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The Patdown: Diabetes at the Airport.

Last week, we were at the airport to travel to Marco Island for the CWD Family Weekend.  And we were NOT traveling light, by any stretch.  Chris and I had our suitcases, our laptops, and my diabetes supplies (infusion sets, insulin, test strips, glucose tabs, etc) stashed in a carry on.  Oh, and we also had that giggly baby BSparl, plenty of clothes for her to spit up on, formula, bottles, wipes, diapers, water for mixing the formula, toys, Happy Baby puffs for snacks, her car seat, the car seat base, and the stroller.

Freaking phew. 

In addition to all the junk we were carrying, I was also wearing my Animas Ping and my Dexcom sensor (and carrying the receiver).  Which made me a prime candidate for the airport opt-out search from a TSA employee, thanks to the fact that these devices are better off not going through x-ray machines, etc.

I know some people have had some very troubling experiences with the full pat downs, but I'm thankful that I didn't have any issues whatsoever.  Both times (leaving Rhode Island and then leaving Florida), I was pulled aside for the pat down.  Chris and the baby went through security and waited while the (female) TSA employee gave me a good how-do-you-do.  

I have never been comfortable traveling by plane (anxiety about flying has been well-documented here on SUM), so anything that makes me feel like I'm "safer" is never frowned upon by me.  If someone wants to give me a polite pat down, I will let them.  I have never been assaulted or attacked in any way in my life, so my comfort level with this airport procedure is high.  (Note:  If you are on the "I am NOT comfortable with pat downs" side of the fence, that's great.  I'm just giving my opinion here.)

The female TSA employees in both circumstances were very polite and gave me a heads up before they even laid a freshly-clean gloved finger on my body.  "I'm going to check around your waistband and up high on your inner thigh.  I'll also be using the back of my hand for any sensitive areas.  Are there any areas on your body that feel particularly sensitive?  I want to make sure you are comfortable."  This is something both women said, so I think there's a very strict script in place for these opt out searches.  My response both times was the same:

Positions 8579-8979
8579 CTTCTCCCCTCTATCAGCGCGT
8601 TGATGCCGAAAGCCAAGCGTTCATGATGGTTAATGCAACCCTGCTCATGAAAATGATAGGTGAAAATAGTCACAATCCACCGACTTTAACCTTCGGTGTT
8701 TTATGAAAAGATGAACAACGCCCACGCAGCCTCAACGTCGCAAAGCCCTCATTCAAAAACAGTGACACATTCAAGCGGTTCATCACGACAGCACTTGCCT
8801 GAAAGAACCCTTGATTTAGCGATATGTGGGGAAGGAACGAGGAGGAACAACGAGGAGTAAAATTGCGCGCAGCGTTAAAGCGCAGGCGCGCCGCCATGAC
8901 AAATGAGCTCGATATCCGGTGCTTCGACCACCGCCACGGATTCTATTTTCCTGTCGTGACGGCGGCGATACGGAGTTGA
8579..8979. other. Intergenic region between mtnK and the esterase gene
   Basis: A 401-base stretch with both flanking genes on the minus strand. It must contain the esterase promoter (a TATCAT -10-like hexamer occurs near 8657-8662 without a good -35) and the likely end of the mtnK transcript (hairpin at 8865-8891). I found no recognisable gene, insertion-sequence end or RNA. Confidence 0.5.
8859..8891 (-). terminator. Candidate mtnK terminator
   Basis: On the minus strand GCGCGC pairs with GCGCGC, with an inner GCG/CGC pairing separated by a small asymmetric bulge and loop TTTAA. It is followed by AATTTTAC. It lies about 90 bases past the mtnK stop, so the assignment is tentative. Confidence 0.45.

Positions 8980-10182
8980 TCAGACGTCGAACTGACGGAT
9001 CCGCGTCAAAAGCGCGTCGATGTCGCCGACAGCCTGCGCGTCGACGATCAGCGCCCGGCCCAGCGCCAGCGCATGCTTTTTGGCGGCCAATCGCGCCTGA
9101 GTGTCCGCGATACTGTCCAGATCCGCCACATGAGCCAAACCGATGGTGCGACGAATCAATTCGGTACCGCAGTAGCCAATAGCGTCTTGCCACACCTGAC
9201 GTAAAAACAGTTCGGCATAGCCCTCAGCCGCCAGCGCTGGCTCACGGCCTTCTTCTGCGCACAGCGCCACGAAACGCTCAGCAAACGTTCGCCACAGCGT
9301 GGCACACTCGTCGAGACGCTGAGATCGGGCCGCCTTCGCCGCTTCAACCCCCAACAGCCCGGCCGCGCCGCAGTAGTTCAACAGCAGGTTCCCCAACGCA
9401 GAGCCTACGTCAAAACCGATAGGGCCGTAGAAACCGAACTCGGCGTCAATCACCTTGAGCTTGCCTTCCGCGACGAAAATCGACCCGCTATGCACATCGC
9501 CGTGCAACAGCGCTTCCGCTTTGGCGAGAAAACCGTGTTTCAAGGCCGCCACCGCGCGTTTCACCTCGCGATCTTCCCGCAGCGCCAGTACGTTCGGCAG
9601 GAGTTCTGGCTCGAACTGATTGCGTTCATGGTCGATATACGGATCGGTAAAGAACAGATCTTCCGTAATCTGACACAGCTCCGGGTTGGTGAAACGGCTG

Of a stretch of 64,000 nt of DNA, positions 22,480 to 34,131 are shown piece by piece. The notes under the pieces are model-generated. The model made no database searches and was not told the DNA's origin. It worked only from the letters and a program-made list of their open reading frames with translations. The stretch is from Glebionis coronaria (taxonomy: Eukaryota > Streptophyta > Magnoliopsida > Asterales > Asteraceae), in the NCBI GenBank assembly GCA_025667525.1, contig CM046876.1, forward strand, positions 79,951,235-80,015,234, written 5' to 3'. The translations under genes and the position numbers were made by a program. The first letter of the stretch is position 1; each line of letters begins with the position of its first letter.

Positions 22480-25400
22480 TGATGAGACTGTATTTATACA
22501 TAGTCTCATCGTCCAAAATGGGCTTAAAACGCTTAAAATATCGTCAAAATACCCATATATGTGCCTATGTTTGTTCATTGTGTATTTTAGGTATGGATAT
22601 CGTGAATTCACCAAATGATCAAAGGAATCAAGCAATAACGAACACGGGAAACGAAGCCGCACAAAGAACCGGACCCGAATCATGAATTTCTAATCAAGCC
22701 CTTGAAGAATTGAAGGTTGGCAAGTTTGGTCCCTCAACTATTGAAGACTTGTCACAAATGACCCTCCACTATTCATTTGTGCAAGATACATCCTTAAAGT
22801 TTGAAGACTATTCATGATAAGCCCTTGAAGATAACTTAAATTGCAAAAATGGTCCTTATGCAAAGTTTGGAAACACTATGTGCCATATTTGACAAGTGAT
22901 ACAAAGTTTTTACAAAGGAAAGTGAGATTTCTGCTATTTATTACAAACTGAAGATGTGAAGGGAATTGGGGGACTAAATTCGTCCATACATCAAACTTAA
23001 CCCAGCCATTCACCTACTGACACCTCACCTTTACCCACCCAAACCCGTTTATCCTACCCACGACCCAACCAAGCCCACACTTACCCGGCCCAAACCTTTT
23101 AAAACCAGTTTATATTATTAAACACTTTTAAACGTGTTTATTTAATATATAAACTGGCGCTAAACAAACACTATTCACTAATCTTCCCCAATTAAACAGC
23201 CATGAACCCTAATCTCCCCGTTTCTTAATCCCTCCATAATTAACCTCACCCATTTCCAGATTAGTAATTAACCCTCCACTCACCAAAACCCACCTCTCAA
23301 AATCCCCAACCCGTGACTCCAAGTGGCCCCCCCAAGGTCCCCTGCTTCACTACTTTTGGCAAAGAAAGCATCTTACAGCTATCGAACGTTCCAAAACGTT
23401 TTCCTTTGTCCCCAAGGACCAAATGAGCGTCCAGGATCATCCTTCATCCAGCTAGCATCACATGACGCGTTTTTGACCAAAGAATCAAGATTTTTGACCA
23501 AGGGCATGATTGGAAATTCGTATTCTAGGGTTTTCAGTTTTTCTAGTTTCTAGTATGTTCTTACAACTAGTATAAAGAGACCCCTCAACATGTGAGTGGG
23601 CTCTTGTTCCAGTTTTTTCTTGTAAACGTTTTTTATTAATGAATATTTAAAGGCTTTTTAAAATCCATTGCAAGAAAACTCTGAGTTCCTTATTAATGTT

"Nope, just those two medical devices attached that I had mentioned.  And if I want to have this done in a private room, I can, right?"  (Just checking.)

"Yes.  Would you like to go to a private room?"

"No, I'm fine, thanks.  Let's start so we can finish so I can help my husband wrangle in that wiggly eight month old, okay?"  BSparl waved from the stroller a few feet away, where she and Chris were waiting.

The search was courteous.  And diabetes-wise, it was not a big deal for me.  The TSA employee in Florida actually said, "My niece has an insulin pump.  She just had her second baby.  Now she has two little girls.  And a pump."  She smiled.  "It's an amazing piece of machinery."

The searches ended as quickly as they began, and we headed off to our gate as a family.

... scratch that.  We headed off to the gate with a laughing baby crammed into a giant stroller, a sizable diaper bag, my to-the-gills purse, our laptops, and those New-Parents-Traveling-with-a-Baby expressions on our faces.  You know the ones - where the bags under your eyes are bigger than the ones you've checked for the flight? 

Yeah.

So.  Many.  Bags.

Comments

I was all prepared for the pat down on my trip to Florida for Christmas...I even had my whole medical device speech prepared. I got nada. No one noticed the pump, asked about it or even looked at me sideways. No security agent ever has EXCEPT in Argentina while on our honeymoon!! I had to try to explain (in broken Spanish) what it was for. I can't believe I managed to figure that out! Lucky for me, hubby speaks it too (his mother's family is from Spain) and he was yelling out nouns to use to help explain myself. :)

It's really great to see a positive post from a Type 1 on all the extra security measures. I've been apprehensive about an upcoming international flight for a short term mission trip. Glad to hear your traveling went smoothly.... well as smoothly as it can be with a baby! I know how it feel to seem like you are a traveling nomad with all the baby gear!

So glad to hear about your positive experience! I've been meaning to write about mine over the holidays, but just haven't gotten to it yet. I had absolutely no problems, and it was maybe my easiest flying experience ever.

Getting through security always freaks me out, so thank you for writing about your good experience with it! When we fly for FFL, I'm pretty sure we're going to go from Bradley International - which is smaller and friendlier than the NYC airports, I believe. I'm hoping that will help keep me a little more calm about the whole process!!

I have flown two trips (4 stops at the airport) since the new rules were announced, but all 4 times they still had the old walk-through scanner. So I could just hide my pump.